For same-sex couples who live and work in states that recognize their union, getting the new benefits should be relatively straightforward. But Codell says for couples who live in states where their marriage isn't honored, it may be complicated.

"The demise of DOMA is going to raise a lot of practical questions for employers," he says.

For example, will employers have to extend marriage benefits to same-sex couples who legally married in Washington, D.C., but now live in Virginia — a state that doesn't recognize their marriage?

The Obama administration says it wants to use a definition of marriage that includes the most people. But until new rules and regulations are written, employers won't know exactly what they'll need to do.

But while they wait for answers, they're beginning to ask questions.

"In some cases we're getting calls ... from customers and clients about what do we do," says Brent Schlosstein, founder of TrueBenefits, an employee benefits consulting firm.

"In most cases the question has to do with imputed income," he says. That's the value of things like health insurance for a same-sex spouse. While the federal government doesn't tax those benefits for married straight couples, it does if couples are of the same gender.

The Supreme Court ruling will do away with that distinction, and employers will have to adjust, says Kate Duchene of the consulting firm Resources Global Professionals.

"So the first thing we'll have to do is work with our payroll department to say how have we been taxing these benefits. And we're going to have to change that treatment in our payroll system," she says.

But Duchene, the company's chief legal officer and human resources chief, says that's just one piece of it.

"We need to draft a communication and tell our employees what we're doing," she says. "We may need to do some training, both with our HR staff as well as some of our field operations folks."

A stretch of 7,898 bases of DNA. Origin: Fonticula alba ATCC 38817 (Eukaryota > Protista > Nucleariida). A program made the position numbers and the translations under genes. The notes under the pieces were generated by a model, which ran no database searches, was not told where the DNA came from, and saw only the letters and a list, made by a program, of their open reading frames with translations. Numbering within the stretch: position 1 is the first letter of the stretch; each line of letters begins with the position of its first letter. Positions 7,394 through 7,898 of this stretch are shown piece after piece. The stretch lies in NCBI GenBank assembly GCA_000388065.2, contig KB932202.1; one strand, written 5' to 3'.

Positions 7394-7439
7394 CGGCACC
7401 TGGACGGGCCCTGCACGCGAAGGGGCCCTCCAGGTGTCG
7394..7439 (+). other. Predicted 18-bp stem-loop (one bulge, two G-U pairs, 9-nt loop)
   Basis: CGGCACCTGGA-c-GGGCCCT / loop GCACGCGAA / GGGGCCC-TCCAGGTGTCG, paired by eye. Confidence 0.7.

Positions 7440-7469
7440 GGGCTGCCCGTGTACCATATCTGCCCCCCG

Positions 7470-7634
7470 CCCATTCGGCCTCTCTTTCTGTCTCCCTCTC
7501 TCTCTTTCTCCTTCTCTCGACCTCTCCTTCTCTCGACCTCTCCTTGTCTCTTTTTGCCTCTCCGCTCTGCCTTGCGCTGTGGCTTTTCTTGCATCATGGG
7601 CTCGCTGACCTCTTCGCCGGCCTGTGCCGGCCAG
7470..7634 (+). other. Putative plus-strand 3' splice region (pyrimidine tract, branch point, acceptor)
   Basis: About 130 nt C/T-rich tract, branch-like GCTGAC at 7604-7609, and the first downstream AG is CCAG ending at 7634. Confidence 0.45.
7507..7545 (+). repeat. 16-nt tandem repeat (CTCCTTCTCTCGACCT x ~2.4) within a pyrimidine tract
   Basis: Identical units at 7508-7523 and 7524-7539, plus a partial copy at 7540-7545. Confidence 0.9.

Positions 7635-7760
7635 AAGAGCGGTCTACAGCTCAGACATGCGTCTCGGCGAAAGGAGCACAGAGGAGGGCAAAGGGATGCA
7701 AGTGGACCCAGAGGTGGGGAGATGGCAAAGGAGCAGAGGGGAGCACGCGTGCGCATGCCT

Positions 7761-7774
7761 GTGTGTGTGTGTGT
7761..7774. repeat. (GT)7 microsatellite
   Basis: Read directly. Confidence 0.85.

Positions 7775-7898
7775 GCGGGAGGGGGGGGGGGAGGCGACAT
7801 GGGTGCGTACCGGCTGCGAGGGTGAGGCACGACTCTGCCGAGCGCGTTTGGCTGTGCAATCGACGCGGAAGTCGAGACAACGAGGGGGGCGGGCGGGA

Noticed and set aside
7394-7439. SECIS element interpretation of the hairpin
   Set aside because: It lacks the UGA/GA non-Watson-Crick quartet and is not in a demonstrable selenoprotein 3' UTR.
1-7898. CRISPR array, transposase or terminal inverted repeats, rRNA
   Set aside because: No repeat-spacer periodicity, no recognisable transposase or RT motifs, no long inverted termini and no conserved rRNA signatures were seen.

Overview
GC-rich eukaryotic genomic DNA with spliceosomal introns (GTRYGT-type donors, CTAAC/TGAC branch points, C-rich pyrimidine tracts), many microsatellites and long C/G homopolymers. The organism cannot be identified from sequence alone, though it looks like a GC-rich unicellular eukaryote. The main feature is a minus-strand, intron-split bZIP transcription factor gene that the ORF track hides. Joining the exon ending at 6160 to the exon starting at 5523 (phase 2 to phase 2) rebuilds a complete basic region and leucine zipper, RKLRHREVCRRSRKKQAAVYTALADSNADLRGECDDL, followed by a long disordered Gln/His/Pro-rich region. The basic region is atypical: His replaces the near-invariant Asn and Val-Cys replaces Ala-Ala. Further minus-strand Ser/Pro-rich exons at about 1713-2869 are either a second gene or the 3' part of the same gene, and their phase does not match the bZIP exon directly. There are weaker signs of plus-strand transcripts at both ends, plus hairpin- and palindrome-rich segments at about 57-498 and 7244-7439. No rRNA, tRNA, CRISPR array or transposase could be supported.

Duchene rattles off a long list of other changes that will have to be made, from special benefits in retirement plans to flexible spending accounts for health care.

In addition to expanding financial benefits, the court ruling is likely to affect the workplace in other ways.

Chris Crespo, inclusiveness director at accounting giant Ernst & Young, cites changes in immigration policy. Gay spouses will be treated the same as straight spouses, making it easier for employees living abroad to take assignments in the United States.

"We have a lot of mobility that happens domestically and internationally," she says. "I had one person who called me excited about the decision because he could now bring his married spouse into this country and not have to decide between spending time with his aging parents or his spouse."

For Ernst & Young and many other large firms, the first step in implementing the court ruling will begin with something very basic: They have to figure out who's entitled to new benefits.

Crespo says that because her firm offers domestic partner benefits, many employees might not have told the company that they had formally tied the knot.

"So we haven't tracked, up to this point, who is legally married from a same-sex perspective," she says.

Now, the firm will be reaching out to employees to get those answers.